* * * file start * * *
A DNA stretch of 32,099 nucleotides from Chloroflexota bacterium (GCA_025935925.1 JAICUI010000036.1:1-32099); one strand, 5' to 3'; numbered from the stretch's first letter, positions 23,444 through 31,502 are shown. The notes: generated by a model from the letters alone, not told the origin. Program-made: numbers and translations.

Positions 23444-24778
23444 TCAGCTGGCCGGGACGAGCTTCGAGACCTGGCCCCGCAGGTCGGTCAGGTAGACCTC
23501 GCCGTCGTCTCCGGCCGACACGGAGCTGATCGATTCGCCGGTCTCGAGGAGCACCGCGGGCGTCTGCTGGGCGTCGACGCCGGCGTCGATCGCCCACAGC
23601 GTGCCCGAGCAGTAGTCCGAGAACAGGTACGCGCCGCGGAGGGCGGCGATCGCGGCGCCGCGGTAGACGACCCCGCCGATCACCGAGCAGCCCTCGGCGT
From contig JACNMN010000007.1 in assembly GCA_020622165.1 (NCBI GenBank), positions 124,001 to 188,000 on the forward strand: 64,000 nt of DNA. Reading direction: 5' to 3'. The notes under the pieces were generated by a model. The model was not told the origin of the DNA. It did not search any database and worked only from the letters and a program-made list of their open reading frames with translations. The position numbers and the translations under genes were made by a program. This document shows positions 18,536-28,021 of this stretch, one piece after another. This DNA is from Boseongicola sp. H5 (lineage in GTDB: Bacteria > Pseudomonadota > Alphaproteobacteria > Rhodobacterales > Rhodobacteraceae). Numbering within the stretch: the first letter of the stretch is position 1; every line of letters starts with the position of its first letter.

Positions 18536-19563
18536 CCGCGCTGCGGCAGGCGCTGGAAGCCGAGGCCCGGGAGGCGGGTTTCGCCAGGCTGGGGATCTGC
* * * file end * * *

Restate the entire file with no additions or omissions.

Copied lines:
A DNA stretch of 32,099 nucleotides from Chloroflexota bacterium (GCA_025935925.1 JAICUI010000036.1:1-32099); one strand, 5' to 3'; numbered from the stretch's first letter, positions 23,444 through 31,502 are shown. The notes: generated by a model from the letters alone, not told the origin. Program-made: numbers and translations.

Positions 23444-24778
23444 TCAGCTGGCCGGGACGAGCTTCGAGACCTGGCCCCGCAGGTCGGTCAGGTAGACCTC
23501 GCCGTCGTCTCCGGCCGACACGGAGCTGATCGATTCGCCGGTCTCGAGGAGCACCGCGGGCGTCTGCTGGGCGTCGACGCCGGCGTCGATCGCCCACAGC
23601 GTGCCCGAGCAGTAGTCCGAGAACAGGTACGCGCCGCGGAGGGCGGCGATCGCGGCGCCGCGGTAGACGACCCCGCCGATCACCGAGCAGCCCTCGGCGT
From contig JACNMN010000007.1 in assembly GCA_020622165.1 (NCBI GenBank), positions 124,001 to 188,000 on the forward strand: 64,000 nt of DNA. Reading direction: 5' to 3'. The notes under the pieces were generated by a model. The model was not told the origin of the DNA. It did not search any database and worked only from the letters and a program-made list of their open reading frames with translations. The position numbers and the translations under genes were made by a program. This document shows positions 18,536-28,021 of this stretch, one piece after another. This DNA is from Boseongicola sp. H5 (lineage in GTDB: Bacteria > Pseudomonadota > Alphaproteobacteria > Rhodobacterales > Rhodobacteraceae). Numbering within the stretch: the first letter of the stretch is position 1; every line of letters starts with the position of its first letter.

Positions 18536-19563
18536 CCGCGCTGCGGCAGGCGCTGGAAGCCGAGGCCCGGGAGGCGGGTTTCGCCAGGCTGGGGATCTGC